Jack Reynolds was born in Houston, where he and his family lived until they relocated to New Jersey. He attended Wesleyan University in Middletown, Connecticut, before disrupting his studies to serve as a military police officer and an Army medical technician during World War II. After the war, Dr. Reynolds returned to Wesleyan to complete his undergraduate degree before pursuing a medical education at the Columbia College of Physicians and Surgeons in New York. He received his medical degree in 1952.
While in residency training at St. Luke's Hospital in New York, Dr. Reynolds traveled to Texas to interview for a position in the new, very small, Department of Radiology at UT Southwestern.
"I always wanted to get back to Texas, and on a vacation one year, I came as a resident to see if there were any openings," he recalled in a Center Times article.
"Dr. Bonte was the chairman, so I came to see him; he decided I was alive and was almost finished with my residency and signed me up."
Dr. Reynolds began teaching at UT Southwestern in 1957. His talents were quickly evident and the medical center specifically created a curriculum that allowed him to teach students throughout their four years. He left such an impression on students that they frequently asked to take his classes a second time. Fourth-year medical students lined up for his elective course in diagnostic radiology, which simply became known as "Jack Reynolds."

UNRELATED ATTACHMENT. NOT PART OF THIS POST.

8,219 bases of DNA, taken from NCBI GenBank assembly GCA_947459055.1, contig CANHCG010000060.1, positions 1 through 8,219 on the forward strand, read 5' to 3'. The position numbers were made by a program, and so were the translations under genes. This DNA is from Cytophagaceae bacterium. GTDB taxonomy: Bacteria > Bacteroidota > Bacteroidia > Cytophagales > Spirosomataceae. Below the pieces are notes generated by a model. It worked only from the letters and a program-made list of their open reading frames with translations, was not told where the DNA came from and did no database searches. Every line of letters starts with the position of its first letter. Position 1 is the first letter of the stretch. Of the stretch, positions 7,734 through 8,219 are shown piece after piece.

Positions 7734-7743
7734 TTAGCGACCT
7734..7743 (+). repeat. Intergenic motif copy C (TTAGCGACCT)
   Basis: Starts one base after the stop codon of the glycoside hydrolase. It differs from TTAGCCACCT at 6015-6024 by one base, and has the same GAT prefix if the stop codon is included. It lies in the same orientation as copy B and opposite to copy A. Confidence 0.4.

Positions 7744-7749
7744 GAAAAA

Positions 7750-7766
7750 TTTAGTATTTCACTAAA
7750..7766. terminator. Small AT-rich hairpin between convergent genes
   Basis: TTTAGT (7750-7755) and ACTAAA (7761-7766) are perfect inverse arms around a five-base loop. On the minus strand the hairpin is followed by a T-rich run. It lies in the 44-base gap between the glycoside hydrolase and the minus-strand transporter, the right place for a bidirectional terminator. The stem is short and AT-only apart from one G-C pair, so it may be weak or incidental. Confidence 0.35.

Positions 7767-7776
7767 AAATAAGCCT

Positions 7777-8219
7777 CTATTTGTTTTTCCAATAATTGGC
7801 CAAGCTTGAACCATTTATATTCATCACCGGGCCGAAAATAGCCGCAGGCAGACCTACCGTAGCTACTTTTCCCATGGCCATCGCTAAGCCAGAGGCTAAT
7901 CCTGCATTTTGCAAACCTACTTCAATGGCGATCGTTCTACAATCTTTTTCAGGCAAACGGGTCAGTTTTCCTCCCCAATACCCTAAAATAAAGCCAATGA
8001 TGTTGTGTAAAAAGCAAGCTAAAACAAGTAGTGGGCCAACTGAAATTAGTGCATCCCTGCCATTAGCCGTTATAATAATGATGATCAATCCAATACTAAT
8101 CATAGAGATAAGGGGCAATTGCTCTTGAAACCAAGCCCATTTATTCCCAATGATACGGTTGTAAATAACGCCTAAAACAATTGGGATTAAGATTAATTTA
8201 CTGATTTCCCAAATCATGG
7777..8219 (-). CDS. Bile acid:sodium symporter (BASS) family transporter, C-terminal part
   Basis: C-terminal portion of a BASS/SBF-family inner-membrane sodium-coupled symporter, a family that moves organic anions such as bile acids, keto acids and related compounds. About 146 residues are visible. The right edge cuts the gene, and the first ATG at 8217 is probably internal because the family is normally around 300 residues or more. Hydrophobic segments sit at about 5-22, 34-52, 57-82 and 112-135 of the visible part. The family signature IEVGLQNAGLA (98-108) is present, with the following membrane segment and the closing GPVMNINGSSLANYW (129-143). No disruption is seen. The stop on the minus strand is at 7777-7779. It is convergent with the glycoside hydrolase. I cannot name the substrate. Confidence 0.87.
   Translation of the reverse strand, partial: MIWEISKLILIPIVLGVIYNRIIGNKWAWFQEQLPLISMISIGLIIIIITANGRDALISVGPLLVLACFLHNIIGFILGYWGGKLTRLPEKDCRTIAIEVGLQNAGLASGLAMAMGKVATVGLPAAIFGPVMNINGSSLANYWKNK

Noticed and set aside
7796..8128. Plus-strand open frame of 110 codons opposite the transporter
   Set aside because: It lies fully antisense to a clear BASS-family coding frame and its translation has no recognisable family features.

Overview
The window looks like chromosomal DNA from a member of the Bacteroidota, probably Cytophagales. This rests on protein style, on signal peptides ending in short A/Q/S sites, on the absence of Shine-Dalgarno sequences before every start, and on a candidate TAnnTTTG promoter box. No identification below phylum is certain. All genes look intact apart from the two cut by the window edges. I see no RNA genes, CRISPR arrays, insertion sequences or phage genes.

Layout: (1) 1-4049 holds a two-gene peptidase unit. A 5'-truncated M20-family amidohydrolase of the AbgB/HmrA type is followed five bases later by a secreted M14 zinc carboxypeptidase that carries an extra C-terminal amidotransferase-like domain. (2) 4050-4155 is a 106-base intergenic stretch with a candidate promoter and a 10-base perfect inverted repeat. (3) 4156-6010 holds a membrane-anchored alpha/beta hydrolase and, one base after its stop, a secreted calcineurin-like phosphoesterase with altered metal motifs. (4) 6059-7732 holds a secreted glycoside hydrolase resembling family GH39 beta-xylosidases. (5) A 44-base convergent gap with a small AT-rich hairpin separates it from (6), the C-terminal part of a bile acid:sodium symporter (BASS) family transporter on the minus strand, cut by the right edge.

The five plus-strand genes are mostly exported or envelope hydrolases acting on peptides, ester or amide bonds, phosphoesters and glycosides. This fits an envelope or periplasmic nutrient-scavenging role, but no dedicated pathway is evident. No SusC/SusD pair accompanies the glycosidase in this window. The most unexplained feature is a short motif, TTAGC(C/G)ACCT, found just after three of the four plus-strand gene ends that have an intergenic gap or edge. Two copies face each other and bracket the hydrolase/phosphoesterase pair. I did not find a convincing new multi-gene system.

His effectiveness and dedication in the classroom were reflected by the honors bestowed upon him throughout the years. The Minnie Stevens Piper Foundation named him a Piper Professor in 1976, an honor bestowed each year on 10 outstanding Texas teachers in higher learning. In 1985, he received the Southwestern Alumni Teaching Award. The UT System Board of Regents named him an Ashbel Smith Professor in 1991, one of its highest honors.
Students frequently considered Dr. Reynolds their best teacher for a particular year, and he was selected many times by the senior class to serve as one of its marshals for graduation ceremonies. In 2001, a group of former students raised $400,000 to help establish the Dr. Jack Reynolds Chair in Radiology, which seeks to advance the careers of other outstanding radiology teachers.
"I love it [teaching]," Dr. Reynolds once said. "It's a challenge and makes you stay informed about your subject. You get too narrow, too specialized and behind the times if you're not forced to keep up because the students make you keep up. The students are smart and ask probing questions, and if you can't answer those questions, you're not doing your job."
In addition to teaching, Dr. Reynolds wrote several books and published numerous papers. In 1965, he published The Roentgenological Features of Sickle Cell Disease and Related Hemoglobinopathies, a landmark textbook that focused on how X-ray films revealed the effects of sickle cell disease.
Dr. Reynolds and his wife, Mary Jane "Skippy," had a son and two grandchildren. He retired from full-time teaching in 1995, but continued teaching part-time until 2005. Dr. Reynolds died in 2007.